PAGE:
ThinThread is the name of a project that the National Security Agency conducted during the 1990s, the program was focused on sophisticated techniques for wiretapping and intelligence analysis. The program was discontinued after the September 11, 2001 attacks when Director of NSA Gen. Michael V. Hayden promoted a new system known as Trailblazer Project. For the project were awarded to a consortium led by Science Applications International Corporation around $280 million to develop Trailblazer in 2002.
User’s privacy once again menaced by a complex and secret system able to capture any activity from the victim’s machine, unfortunately, stories like this have become the order of the day. The main users of these malicious codes are precisely the governments that draw opponents, but also suspected subversives, through the IT tools, often trampling on the rights of Internet users.
This time we discuss about a singular case, a US surveillance tool able to analyzed communications without a warrant was sent to New Zealand for testing on the public.
The revelation has been done by an espionage expert, the tool dubbed ThinThread in able to perform massive automatic interception of principal communications over the phone and Internet, including the ability to peep user’s email.
ThinThread has an engine for the analysis of information gathered and is able to automatically build a detailed profile of targets drawing a complete overview of their contacts and their habits.
The revelation is shocking, ThinThread was sent by the US National Security Agency to New Zealand for testing from 2000 to 2001 and it was available for government organizations including the Government Communications Security Bureau (GCSB) according Tim Shorrock, author of various essays on intelligence issues. Mr Shorrock declared that the “ThinThread prototype” was deployed by NSA in his listening posts at Fort Meade.
The Government Communications Security Bureau is an intelligence agency of the New Zealand government and is known also for the collaboration with US intelligence.
According official source the mission of the agency is “to contribute to the national security of New Zealand by: providing foreign signals intelligence to support and inform Government decision making; providing an all-hours foreign intelligence watch and warning service to Government; ensuring the integrity, availability and confidentiality of official information through information systems security services to Government; and assisting in the protection of the national critical infrastructure from information-borne threats.”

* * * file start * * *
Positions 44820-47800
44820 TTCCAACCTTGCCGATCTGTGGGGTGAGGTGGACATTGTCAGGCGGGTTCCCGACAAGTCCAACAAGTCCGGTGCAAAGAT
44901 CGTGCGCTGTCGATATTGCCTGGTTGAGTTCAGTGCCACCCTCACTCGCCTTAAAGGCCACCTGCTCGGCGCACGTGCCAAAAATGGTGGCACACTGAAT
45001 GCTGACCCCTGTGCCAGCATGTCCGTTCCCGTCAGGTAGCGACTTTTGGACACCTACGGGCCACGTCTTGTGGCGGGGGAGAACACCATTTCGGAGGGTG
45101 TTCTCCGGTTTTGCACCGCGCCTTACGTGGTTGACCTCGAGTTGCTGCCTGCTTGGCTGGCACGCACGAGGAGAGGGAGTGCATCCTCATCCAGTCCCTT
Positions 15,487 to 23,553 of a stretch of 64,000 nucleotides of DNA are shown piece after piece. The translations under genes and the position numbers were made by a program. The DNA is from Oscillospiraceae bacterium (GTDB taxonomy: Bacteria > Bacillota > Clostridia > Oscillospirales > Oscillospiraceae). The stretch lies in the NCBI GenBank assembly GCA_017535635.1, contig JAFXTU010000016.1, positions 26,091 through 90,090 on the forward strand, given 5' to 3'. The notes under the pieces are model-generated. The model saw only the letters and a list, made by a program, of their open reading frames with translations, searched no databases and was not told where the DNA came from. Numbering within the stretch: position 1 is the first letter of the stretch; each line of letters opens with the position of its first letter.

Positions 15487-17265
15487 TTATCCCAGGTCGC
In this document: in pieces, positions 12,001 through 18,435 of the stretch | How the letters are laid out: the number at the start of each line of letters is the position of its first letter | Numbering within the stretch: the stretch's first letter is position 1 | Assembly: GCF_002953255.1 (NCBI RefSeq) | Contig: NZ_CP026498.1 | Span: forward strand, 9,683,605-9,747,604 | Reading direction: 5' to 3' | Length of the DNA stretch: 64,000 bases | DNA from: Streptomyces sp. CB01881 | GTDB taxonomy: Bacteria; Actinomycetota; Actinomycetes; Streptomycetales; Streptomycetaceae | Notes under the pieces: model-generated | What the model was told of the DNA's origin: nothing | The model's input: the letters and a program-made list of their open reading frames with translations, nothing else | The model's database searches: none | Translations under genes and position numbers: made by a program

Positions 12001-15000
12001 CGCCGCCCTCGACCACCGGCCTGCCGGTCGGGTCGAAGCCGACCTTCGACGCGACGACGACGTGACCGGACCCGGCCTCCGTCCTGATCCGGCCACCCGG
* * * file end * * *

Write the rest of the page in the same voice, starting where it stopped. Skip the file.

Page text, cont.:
The GCSB agency has been suspected several times for illegal public massive surveillance, the case of ThinThread was the last episode debated in order of time..
Official GCSB refuses to comment on claims communications were intercepted by the ThinThread test, he reiterated that the intelligence agency “won’t confirm or deny” the claim because it was an “operational” matter.
The silence fell on the matter, the authorities are narrow in the strictest of confidence, also a New Zeland Government spokeswoman for Prime Minister John Key refused to comment the events.
The story of ThinThread was described by Shorrock last month in a magazine in an article featured whistleblower William Binney, a former high-ranking NSA official who designed ThinThread.
Mr Shorrock revealed that ThinThread operated in three distinct phases:
What is really concerning is the diffusion of the agent, many other agencies and government requested its use as wrote in the article:
“In addition, several allied foreign intelligence agencies were given the program to conduct lawful surveillance in their own corners of the world. Those recipients included Canada, Germany, Britain, Australia and New Zealand.”
As written in the post published on The New Zeland Herald both governments of the US and New Zealand used a workaround to adopt the system declaring that ThinThread has the “ability to mask the identities of those whose information was being intercepted”
“The “lawful” aspect was due to the software’s ability to mask the identities of those whose information was being intercepted – a technical work around of the legal barrier which prohibits New Zealand and the US from spying on its own citizens.”
The Greens and Labor both have repeatedly requested to GCSB to explain to the public whether it was spied on by ThinThread.
The fact that a large scale spying tool was deployed to spy on a foreign population is concerning and give us an idea of the value assigned by governments to citizen’s privacy, similar “experiments” are not acceptable.
Unfortunately, the list of massive systems monitoring is really long and situations like this are not an isolated case!
(Security Affairs – Surveillance, ThinThread)
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